To go even further Jeff, I am sure that you are aware that our company throughout the 80's, 90's and even now continues to advertise with the Bengals. Our business appears in every Bengals Gameday Program. Boomer Esiason has long been an excellent spokesperson for our business. We sponsor the autograph tent. We spend around $20,000 a year advertising with the Bengals, over and above the cost of our seats. We are not a large corporation such as Firstar Bank or Procter & Gamble, so spending this amount of money on advertising and seats weighs heavy on our minds as we look at our bottom line.
Lets move to the present. My Bengals experience in the year 2000 has been less than encouraging. What I expected to be a season of competitive football and a team that would finish 5-11, has resulted in a head coach jumping ship and what looks to be 0-16 (2-14 if we are lucky - but those end of season wins usually don't mean anything). I have to say that our "investment" in the Bengals doesn't look too promising now or in the future. I have to say that this is my first failure as treasurer and controller of my family business by allowing my father and uncle to "invest" so much in the Bengals. Why do I say this? Every week we have 40 seats in PBS that employees laugh at when I offer the tickets to them. On a recent trip to San Francisco at a Giants game in PAC-Bell Park, I was ridiculed for wearing a Bengals ball cap by someone I didn't even know. When I went to see UC play up at Wisconsin, a Cincinnati man was heckled the entire game because of his Bengals jacket. During the Colts vs. Jaguars Monday Night Football Game, Dennis Miller made the comment, "There is a pee wee game at half-time, and I think one of those teams is the Bengals." To the rest of the country we have become a joke. The reason why I voted for the stadium and invested in the Bengals, to attract people to our market, has in fact done the opposite. I must say that I feel quite foolish.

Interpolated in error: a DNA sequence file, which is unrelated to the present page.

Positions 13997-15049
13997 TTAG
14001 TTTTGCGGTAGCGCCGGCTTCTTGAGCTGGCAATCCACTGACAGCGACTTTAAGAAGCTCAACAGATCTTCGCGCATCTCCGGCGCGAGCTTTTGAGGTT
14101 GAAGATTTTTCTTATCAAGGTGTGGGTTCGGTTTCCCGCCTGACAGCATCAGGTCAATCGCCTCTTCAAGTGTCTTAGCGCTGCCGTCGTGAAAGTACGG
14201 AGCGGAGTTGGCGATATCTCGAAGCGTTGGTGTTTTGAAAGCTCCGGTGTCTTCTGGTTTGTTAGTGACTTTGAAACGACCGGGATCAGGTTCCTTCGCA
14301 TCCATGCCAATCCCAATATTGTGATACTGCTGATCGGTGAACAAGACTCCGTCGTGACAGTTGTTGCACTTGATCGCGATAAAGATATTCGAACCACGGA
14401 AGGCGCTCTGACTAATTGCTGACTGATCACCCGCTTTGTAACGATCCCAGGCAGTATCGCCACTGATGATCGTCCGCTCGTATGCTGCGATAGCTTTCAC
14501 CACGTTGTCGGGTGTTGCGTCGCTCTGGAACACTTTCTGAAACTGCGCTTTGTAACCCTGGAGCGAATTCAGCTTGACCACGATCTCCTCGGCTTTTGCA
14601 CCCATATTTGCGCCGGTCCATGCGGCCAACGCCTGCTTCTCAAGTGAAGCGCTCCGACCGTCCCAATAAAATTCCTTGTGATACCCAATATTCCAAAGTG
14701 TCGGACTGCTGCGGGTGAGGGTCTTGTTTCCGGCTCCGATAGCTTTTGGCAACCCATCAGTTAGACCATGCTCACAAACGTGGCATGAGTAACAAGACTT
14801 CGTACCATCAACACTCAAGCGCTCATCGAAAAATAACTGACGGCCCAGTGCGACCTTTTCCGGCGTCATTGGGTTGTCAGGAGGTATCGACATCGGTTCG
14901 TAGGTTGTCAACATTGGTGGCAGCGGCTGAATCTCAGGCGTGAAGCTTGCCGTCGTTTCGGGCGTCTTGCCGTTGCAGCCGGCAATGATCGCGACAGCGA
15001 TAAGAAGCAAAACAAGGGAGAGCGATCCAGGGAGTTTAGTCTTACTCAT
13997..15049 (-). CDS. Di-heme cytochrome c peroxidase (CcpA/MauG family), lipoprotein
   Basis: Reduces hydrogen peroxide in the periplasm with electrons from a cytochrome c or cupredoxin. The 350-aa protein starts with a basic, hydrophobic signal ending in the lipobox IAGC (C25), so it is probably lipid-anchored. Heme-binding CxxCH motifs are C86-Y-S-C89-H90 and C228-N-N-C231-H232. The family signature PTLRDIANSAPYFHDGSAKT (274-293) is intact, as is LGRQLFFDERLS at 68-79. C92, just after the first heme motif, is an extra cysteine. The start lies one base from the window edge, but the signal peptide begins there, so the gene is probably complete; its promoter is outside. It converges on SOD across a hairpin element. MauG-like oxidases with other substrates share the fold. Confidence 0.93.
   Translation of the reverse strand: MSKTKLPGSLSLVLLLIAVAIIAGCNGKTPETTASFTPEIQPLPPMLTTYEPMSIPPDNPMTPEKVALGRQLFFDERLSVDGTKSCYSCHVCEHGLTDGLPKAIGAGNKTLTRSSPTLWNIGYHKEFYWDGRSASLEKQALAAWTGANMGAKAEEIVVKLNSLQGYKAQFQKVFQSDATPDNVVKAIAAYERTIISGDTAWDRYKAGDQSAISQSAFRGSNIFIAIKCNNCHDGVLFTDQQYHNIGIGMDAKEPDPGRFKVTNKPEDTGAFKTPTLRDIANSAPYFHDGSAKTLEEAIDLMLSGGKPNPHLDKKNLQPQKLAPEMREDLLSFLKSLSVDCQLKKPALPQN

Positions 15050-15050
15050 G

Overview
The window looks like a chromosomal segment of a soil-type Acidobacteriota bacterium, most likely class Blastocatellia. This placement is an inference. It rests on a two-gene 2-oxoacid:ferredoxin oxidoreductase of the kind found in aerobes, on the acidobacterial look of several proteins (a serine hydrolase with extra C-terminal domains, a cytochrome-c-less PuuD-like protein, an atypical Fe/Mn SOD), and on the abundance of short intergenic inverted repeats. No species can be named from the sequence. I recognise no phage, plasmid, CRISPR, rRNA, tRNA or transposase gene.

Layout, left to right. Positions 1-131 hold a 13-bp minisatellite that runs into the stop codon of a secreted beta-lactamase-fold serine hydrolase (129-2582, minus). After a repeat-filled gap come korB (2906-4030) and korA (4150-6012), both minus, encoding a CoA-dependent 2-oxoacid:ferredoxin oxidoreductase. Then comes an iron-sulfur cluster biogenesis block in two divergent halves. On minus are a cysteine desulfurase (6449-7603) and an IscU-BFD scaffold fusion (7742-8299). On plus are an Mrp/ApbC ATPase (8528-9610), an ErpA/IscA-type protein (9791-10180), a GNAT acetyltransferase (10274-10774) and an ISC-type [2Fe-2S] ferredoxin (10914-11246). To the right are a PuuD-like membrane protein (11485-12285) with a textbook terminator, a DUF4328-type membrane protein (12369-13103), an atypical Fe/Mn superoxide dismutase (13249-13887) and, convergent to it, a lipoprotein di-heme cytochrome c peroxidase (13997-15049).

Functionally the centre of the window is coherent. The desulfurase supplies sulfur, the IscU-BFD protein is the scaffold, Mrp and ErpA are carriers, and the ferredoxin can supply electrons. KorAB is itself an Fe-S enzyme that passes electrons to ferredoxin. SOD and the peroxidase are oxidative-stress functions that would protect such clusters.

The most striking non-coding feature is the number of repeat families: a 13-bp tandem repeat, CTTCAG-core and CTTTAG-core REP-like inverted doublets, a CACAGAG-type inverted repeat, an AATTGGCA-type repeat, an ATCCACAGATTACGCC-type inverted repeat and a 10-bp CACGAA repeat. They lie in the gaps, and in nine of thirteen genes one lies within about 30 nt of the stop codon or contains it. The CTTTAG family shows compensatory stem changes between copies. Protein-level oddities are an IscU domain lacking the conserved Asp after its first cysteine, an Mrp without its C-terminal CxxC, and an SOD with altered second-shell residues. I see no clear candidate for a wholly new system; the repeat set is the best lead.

What I ask as a Bengals fan and investor is for the organization to look back on the past ten years. I want them to ask themselves, what hasn't changed? We have had different head coaching (I am cautious to use the term "coaching"). We have had our share of number one draft picks, the majority of which have resulted in almost nothing. We have changed quarterbacks, running backs, receivers, and defenses, none of which have cured the chronic losing. We have moved into a $500 million stadium. (I realize this is the first year for PBS, but your organization knew it was coming since 1997). I believe if Mr. Brown looks in the mirror he will find the answer. This team lacks true leadership, management, and scouting from top to bottom. This team lacks the winning spirit in once had in the 70's and 80's. That's just my opinion (and the opinion of many others), and a I realize the worth of an opinion.
What's worth more than an opinion is actions, and here will be my actions for the rest of the season. Yes, I will continue to go to every Bengals game for the remainder of the year. I enjoy being with my family and friends on Sunday afternoons, which to me, over and above the football, is really what life is about. With the exception of the football, everything else is great on those days. Besides, this season has been paid for, and I do not believe in wasting money. My brother and I own a Bengals minibus